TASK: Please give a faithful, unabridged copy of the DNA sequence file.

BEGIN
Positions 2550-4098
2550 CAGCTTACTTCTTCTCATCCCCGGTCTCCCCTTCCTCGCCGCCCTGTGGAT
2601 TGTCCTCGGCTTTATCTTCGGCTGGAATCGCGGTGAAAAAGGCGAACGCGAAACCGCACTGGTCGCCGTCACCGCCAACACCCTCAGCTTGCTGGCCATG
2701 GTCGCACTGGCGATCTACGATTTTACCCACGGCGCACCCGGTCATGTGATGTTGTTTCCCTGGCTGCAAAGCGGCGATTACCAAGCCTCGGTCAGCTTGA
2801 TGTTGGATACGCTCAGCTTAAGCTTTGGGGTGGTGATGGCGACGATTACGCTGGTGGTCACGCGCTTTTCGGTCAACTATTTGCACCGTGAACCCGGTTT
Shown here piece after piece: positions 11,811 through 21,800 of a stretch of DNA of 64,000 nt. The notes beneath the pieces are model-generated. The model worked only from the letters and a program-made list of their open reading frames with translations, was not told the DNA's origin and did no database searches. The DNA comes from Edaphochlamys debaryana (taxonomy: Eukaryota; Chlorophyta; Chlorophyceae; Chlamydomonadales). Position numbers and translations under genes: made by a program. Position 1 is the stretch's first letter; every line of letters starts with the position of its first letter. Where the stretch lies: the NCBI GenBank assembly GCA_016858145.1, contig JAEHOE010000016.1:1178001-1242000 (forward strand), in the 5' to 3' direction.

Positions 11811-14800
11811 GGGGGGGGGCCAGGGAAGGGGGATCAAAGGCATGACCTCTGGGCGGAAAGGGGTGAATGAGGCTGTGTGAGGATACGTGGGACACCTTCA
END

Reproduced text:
Positions 2550-4098
2550 CAGCTTACTTCTTCTCATCCCCGGTCTCCCCTTCCTCGCCGCCCTGTGGAT
2601 TGTCCTCGGCTTTATCTTCGGCTGGAATCGCGGTGAAAAAGGCGAACGCGAAACCGCACTGGTCGCCGTCACCGCCAACACCCTCAGCTTGCTGGCCATG
2701 GTCGCACTGGCGATCTACGATTTTACCCACGGCGCACCCGGTCATGTGATGTTGTTTCCCTGGCTGCAAAGCGGCGATTACCAAGCCTCGGTCAGCTTGA
2801 TGTTGGATACGCTCAGCTTAAGCTTTGGGGTGGTGATGGCGACGATTACGCTGGTGGTCACGCGCTTTTCGGTCAACTATTTGCACCGTGAACCCGGTTT
Shown here piece after piece: positions 11,811 through 21,800 of a stretch of DNA of 64,000 nt. The notes beneath the pieces are model-generated. The model worked only from the letters and a program-made list of their open reading frames with translations, was not told the DNA's origin and did no database searches. The DNA comes from Edaphochlamys debaryana (taxonomy: Eukaryota; Chlorophyta; Chlorophyceae; Chlamydomonadales). Position numbers and translations under genes: made by a program. Position 1 is the stretch's first letter; every line of letters starts with the position of its first letter. Where the stretch lies: the NCBI GenBank assembly GCA_016858145.1, contig JAEHOE010000016.1:1178001-1242000 (forward strand), in the 5' to 3' direction.

Positions 11811-14800
11811 GGGGGGGGGCCAGGGAAGGGGGATCAAAGGCATGACCTCTGGGCGGAAAGGGGTGAATGAGGCTGTGTGAGGATACGTGGGACACCTTCA